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The Innovators In Science Award Honorees Are Breaking New Ground In Neuroscience: Michael Halassa

Dr. Michael Halassa’s research on AI systems could impact our perception of reality.

Albert Einstein reportedly once said, “Not everything that can be counted counts, and not everything that counts can be counted.” Though the 2017 honorees of the Innovators in Science Award have plenty of countable achievements, their stories reveal a common thread — creative approaches to their work and the development of disruptive tools that transformed scientific understanding in their discipline.

Biological Underpinnings of the Mind

Michael Halassa

Michael Halassa, MD, PhD, an Early-Career Scientist Finalist, has traced the neural correlates of cognition from the thalamus to the cortex and beyond. But his interests in neurocomputational frameworks can be traced even farther — to the first time he watched “The Matrix.”

As he watched the film’s characters grapple with a simulated reality, Halassa began wondering how something as intangible as the mind can perceive reality in the first place. If we were to look inside the brain, he wondered, where would we find the mind? How do we make decisions and solve problems?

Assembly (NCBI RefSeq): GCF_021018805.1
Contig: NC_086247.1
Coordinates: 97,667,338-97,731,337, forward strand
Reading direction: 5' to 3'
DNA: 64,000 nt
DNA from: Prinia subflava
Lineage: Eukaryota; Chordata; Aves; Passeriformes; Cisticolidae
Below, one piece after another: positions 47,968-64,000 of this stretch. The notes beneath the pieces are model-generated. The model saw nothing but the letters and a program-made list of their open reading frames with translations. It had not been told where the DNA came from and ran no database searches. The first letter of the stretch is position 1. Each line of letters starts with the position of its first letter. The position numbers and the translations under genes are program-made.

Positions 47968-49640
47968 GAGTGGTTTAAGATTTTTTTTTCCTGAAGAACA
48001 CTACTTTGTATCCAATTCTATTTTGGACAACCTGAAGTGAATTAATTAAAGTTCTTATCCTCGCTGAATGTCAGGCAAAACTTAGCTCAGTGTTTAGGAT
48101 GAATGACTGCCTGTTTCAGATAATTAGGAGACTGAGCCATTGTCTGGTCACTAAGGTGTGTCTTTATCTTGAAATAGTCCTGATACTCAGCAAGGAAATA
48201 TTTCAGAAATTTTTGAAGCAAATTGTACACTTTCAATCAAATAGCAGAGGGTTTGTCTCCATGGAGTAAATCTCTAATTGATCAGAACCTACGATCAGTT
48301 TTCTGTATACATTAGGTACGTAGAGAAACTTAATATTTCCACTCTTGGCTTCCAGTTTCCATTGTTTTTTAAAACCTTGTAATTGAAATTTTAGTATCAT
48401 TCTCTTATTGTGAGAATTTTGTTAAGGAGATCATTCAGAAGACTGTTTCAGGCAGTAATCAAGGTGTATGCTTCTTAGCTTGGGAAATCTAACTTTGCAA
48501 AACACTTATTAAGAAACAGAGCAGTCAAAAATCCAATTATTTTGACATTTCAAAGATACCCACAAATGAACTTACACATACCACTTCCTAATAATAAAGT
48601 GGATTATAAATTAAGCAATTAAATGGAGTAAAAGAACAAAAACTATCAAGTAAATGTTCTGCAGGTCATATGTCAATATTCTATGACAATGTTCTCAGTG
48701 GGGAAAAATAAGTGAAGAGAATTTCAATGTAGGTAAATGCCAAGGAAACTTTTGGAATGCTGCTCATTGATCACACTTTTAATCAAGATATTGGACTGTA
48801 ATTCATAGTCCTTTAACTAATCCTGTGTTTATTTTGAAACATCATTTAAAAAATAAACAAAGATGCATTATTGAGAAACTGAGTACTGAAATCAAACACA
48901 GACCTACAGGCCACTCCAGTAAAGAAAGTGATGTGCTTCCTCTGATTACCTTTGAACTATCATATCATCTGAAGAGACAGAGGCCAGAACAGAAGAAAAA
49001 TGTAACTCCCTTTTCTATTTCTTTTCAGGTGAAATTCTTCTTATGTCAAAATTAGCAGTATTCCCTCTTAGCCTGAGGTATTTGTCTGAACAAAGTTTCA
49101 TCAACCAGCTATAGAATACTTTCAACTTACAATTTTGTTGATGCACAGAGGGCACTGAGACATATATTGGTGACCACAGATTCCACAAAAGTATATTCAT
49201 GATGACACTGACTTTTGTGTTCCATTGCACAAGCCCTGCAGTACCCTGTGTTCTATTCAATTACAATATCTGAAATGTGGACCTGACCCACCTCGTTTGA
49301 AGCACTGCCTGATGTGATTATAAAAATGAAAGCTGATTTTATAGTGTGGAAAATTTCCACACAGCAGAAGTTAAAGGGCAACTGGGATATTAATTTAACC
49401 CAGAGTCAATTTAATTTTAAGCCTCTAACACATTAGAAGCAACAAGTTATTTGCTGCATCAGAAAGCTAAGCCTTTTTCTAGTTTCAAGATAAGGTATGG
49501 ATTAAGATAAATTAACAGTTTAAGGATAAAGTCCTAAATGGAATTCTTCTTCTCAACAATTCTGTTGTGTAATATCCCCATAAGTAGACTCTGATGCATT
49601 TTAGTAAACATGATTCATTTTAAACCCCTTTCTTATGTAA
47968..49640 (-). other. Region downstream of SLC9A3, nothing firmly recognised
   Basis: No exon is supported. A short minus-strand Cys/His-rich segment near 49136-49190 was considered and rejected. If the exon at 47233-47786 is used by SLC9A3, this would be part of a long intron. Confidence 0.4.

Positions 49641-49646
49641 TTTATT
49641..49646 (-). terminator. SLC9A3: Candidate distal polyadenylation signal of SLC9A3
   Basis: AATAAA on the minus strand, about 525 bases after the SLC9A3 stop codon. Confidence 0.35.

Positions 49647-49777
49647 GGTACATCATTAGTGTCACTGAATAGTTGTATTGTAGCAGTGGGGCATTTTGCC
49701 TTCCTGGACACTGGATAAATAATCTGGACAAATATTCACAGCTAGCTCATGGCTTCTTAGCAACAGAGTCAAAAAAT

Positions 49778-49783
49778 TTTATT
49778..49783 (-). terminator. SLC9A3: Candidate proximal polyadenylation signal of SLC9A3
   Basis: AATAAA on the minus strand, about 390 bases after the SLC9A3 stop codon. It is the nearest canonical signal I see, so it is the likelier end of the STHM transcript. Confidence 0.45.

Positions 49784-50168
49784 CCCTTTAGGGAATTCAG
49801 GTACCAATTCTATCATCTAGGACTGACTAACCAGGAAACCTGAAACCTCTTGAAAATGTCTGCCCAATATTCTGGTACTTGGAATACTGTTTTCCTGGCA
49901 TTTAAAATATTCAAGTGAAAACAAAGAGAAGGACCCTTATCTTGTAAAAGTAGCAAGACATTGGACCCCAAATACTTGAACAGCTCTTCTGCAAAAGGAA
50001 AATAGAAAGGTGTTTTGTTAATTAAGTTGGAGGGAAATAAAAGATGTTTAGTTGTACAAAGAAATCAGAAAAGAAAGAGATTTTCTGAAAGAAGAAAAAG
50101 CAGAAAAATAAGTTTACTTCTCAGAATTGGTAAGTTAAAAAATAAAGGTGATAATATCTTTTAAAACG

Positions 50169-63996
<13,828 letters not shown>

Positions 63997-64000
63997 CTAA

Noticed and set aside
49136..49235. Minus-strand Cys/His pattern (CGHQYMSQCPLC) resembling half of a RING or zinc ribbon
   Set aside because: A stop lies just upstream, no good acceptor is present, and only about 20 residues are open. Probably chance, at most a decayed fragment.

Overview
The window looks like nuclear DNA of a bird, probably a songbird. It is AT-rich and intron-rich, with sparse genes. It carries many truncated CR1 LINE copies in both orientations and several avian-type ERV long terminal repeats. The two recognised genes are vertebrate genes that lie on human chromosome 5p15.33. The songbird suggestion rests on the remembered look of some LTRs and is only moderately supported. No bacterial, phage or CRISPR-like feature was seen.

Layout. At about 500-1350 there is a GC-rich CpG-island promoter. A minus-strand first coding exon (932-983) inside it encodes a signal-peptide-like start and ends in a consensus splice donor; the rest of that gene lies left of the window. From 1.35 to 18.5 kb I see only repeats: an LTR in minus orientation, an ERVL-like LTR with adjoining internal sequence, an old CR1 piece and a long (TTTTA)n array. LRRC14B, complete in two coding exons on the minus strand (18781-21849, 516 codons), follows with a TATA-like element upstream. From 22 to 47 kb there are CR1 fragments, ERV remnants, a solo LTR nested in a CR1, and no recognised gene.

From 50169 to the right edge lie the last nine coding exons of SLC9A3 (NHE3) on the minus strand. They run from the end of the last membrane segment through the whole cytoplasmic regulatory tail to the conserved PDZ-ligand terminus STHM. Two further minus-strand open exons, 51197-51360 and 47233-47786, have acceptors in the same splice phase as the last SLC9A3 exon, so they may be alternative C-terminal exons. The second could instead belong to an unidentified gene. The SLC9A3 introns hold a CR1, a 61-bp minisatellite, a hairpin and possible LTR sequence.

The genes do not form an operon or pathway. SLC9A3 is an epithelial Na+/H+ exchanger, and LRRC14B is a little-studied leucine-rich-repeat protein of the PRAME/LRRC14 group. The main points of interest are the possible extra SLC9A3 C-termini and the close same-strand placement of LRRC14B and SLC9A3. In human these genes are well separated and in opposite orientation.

“If we can understand how these functions are normally accomplished by the physical device we call the brain, then we’ll have a better understanding of how these functions go awry in conditions such as schizophrenia, autism or ADHD,” says Halassa, an Assistant Professor of Brain and Cognitive Science at Massachusetts Institute of Technology (nominated while at New York University in New York).

Computational Frameworks

Halassa abandoned the traditional tactic of studying the molecular and electrical properties of individual cells. Instead, he assembled computational frameworks that could map physical features, such as synapses, onto abstract processes such as thought. His approach revealed that the thalamus, a brain region long assumed to relay simple sensory input to the cortex, actually streams detailed instructions that allow the cortex to shift between tasks.

“From moment to moment, your brain is being reconfigured on the fly to perform different types of tasks. That reconfiguration is what defines things like intelligence, productivity and performance.” Glitches in this network configuration may contribute to psychiatric diseases, he says.

His findings could lead to artificial intelligence systems that display similar cognitive flexibility. Such “neuromorphic computing” could lead to a greater understanding of how we perceive reality.


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Academy Staff
This article was written by a member of the Academy staff.



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